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'We were living in a small, three-bed house when I found out I was pregnant with twins,’ says the owner of this four-bed Victorian terrace in Kettering. ‘We continued to live there for a short while after the girls were born, but we’d hugely outgrown it. We desperately needed more space, but struggled to find a property that we could afford.' That was until the couple stumbled upon this place.
Although immaculate and finished to a high standard, the interior decor just wasn’t to the couple's liking. 'We favour colour and creativity, while the house was completely "vanilla" style-wise. The bathrooms had peach floral tiles, the kitchen was basic and cheap-looking and every wall had been painted magnolia. And let’s not discuss the beige carpets in the bathrooms…' says the owner.
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'While I’m certainly of the belief that a home should flow and have some sense of consistency to it, I wanted each room to have its own individual character,' the owner says. 'I like a healthy clash of colour and pattern – anything else is too contrived for me.' With that in mind, the couple started chipping away at the house, slowly but surely adding their own personal touches to each room.
'I’m a keen upcycler and my husband is a dab hand at DIY too, so we tackled most household tasks together, without needing to hire any help,' the owner says. You’ll find revamped furniture peppered around the house. 'I’m forever repainting pieces that I find in charity shops and at reclamation yards, giving them the ‘beige is not a colour’ treatment. That's been one of my mottos since beginning the redecoration process!'
The owner is always on the hunt for home inspo and indie interiors brands on Instagram, where she also posts photos of her own home (@beige_is_not_a_colour). 'There’s actually a running joke with our friends that every time they visit, something in the house has changed,' she says. 'In fact, it’s rare that husband will return from work to find the house in the same state it was when he left.'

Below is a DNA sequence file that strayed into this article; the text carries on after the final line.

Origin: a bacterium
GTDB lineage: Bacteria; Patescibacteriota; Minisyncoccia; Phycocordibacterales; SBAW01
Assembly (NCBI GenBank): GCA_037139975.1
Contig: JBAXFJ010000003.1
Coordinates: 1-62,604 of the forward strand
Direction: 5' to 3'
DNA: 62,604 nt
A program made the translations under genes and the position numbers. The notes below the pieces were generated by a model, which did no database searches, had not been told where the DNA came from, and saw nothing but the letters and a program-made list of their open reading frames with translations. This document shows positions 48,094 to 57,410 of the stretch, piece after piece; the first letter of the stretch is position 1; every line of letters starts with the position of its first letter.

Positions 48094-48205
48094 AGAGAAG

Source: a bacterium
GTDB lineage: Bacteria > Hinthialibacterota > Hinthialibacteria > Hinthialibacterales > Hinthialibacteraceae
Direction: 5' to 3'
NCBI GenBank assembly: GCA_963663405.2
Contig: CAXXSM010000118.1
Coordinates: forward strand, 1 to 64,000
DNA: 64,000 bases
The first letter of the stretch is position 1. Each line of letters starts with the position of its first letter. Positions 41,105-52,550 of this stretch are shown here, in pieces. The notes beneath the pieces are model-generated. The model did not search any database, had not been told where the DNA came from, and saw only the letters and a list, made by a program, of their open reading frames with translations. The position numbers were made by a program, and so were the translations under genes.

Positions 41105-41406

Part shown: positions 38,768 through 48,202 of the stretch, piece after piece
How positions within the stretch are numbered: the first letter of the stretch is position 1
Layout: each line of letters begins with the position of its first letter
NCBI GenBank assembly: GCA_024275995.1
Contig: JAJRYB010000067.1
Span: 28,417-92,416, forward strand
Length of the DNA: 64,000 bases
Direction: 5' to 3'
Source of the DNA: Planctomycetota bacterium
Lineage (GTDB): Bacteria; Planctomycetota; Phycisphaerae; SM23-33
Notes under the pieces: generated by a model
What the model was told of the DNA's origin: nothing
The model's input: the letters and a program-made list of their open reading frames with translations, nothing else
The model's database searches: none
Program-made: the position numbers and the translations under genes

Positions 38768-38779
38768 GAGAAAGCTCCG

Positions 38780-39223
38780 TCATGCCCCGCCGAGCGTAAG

When the family moved in, the house had been refurbished so all the major work had been done. 'But it wasn’t to our taste, so it needed a complete style overhaul,' says the owner. They applied the same approach to the exterior as the interior. 'Be bold, be brave and remember it’s your home. Who cares what anyone else thinks of it?'
The couple laid durable laminate flooring in high-traffic zones such as the hallway, kitchen and living room. The knocked-through living room has been painted in dramatic, dark grey, which is the perfect backdrop for highlighting vibrant art and accessories.
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'In the kitchen, we kept the original cupboard carcasses, but replaced the doors of the wall units with white gloss ones and installed new base unit doors that my husband made using reclaimed floorboards,' she says. 'He also created the splashback from the same second-hand floorboards, and made door handles using lengths of copper piping. It only cost around £50 in total, so his nifty handiwork saved us hundreds!'